Snapshot: Overview of the mineral resources of the Superior Upland region of the midwestern United States, including northern Minnesota, northern Wisconsin, and the Upper Peninsula of Michigan.
Credits: Most of the text of this page is derived from "Mineral resources of the Midwestern US" by Alex F. Wall, chapter 5 in The Teacher-Friendly Guide to the Earth Science of the Midwestern US, edited by Mark D. Lucas, Robert M. Ross, and Andrielle N. Swaby (published in 2014 by the Paleontological Research Institution). The book was adapted for the web by Elizabeth J. Hermsen and Jonathan R. Hendricks in 2022–2023. Changes include formatting and revisions to the text and images. Credits for individual images are given in figure captions.
Updates: Page last updated August 6, 2023.
The Superior Upland portion of the Canadian Shield is composed mostly of igneous and metamorphosed Precambrian rock. Plumes of magma that welled up from the mantle (and then cooled) formed expanses of igneous rocks like granite, basalt, and gabbro. Sedimentary rock, including banded iron formations, formed as sediment slowly accumulated under the ancient ocean. Later, metamorphism converted much of the igneous rock into gneiss and the sedimentary rock into quartzite. Some nickel, copper, and platinum are produced in the region, but these are secondary products in the mining of the Superior Upland’s dominant mineral resource: iron. Minnesota and Michigan are the states that produce, respectively, the most and second most iron ore in the US. The ore, primarily hematite (Fe₂O₃) and magnetite (Fe₃O₄), is mined from banded iron formations.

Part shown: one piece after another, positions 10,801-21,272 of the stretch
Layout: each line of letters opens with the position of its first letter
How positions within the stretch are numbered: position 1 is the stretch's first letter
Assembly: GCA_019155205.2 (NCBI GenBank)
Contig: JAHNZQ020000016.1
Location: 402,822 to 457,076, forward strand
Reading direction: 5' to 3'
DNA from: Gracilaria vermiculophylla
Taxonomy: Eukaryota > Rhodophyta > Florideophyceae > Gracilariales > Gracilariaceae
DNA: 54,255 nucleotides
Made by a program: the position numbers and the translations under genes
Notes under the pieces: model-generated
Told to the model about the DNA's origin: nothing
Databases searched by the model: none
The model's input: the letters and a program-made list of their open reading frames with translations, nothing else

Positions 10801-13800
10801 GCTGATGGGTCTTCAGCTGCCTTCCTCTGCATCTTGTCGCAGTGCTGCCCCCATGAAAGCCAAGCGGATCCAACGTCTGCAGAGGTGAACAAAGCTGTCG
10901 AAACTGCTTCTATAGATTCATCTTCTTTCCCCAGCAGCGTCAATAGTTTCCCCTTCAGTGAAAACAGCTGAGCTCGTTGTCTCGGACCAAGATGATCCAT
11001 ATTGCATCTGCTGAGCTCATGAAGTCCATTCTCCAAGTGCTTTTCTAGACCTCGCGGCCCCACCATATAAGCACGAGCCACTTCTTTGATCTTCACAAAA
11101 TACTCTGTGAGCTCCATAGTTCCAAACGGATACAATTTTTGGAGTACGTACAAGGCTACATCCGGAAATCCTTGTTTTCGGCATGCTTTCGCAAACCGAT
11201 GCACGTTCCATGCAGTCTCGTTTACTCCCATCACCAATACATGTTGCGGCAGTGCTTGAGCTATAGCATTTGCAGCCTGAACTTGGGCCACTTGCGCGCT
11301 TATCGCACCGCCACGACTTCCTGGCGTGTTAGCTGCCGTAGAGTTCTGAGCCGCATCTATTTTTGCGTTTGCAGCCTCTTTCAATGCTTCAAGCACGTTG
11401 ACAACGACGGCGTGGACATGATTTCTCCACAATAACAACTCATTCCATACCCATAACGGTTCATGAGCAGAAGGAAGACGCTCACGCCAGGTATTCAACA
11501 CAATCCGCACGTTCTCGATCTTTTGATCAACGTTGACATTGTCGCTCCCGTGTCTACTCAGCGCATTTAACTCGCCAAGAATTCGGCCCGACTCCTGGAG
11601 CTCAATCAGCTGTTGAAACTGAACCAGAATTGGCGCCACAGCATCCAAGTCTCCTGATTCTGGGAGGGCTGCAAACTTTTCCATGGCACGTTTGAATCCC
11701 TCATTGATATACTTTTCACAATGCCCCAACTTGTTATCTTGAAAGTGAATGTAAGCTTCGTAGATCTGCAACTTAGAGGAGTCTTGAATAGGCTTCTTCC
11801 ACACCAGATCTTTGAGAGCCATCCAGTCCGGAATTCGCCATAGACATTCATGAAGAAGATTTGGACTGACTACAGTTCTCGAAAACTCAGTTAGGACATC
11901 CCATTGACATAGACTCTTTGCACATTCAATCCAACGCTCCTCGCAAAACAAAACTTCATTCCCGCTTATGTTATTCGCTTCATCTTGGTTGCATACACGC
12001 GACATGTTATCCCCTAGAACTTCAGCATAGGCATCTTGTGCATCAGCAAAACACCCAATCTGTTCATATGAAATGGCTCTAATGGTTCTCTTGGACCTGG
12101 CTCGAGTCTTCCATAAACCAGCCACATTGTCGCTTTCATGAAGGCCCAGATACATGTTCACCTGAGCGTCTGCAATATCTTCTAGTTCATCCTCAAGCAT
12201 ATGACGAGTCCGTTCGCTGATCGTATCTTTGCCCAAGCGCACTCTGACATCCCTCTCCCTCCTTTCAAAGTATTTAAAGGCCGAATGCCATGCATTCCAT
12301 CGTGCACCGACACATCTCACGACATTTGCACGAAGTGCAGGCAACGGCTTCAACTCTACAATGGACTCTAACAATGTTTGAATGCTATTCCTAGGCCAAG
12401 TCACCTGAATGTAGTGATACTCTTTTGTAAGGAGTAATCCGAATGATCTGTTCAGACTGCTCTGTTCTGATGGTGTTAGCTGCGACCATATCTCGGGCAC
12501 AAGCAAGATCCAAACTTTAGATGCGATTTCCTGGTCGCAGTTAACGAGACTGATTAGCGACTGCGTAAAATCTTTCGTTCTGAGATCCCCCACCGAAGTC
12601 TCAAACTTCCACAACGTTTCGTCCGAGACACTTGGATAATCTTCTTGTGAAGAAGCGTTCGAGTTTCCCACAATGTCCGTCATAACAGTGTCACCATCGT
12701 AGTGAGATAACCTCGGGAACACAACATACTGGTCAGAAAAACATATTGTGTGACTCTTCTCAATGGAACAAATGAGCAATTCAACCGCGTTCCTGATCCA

In Minnesota, iron is principally produced from the aptly named Biwabik Iron Formation in Itasca and Saint Louis Counties.
Reddish-brown deposits of the Proterozoic Biwabik Iron Formation (~1.9 Ga) being mined at the Hull-Rust-Mahoning Mine in Minnesota. Photograph by James St. John (Flickr; Creative Commons Attribution 2.0 Generic license).
Two large open pit mines operate in Marquette County, in the Marquette Range found in the north central portion of Michigan’s Upper Peninsula. Most of the iron is used to make steel. The portion of the Superior Upland found in Wisconsin is not yet used for mineral resources. It is, however, quarried for stone used in construction and industry.
Resources from the Paleontological Research Institution
Digital Atlas of Ancient Life: Minerals (collection of 3D models on Sketchfab): https://skfb.ly/6WxTo
Digital Encyclopedia of Earth Science: Minerals: https://earthathome.org/de/minerals/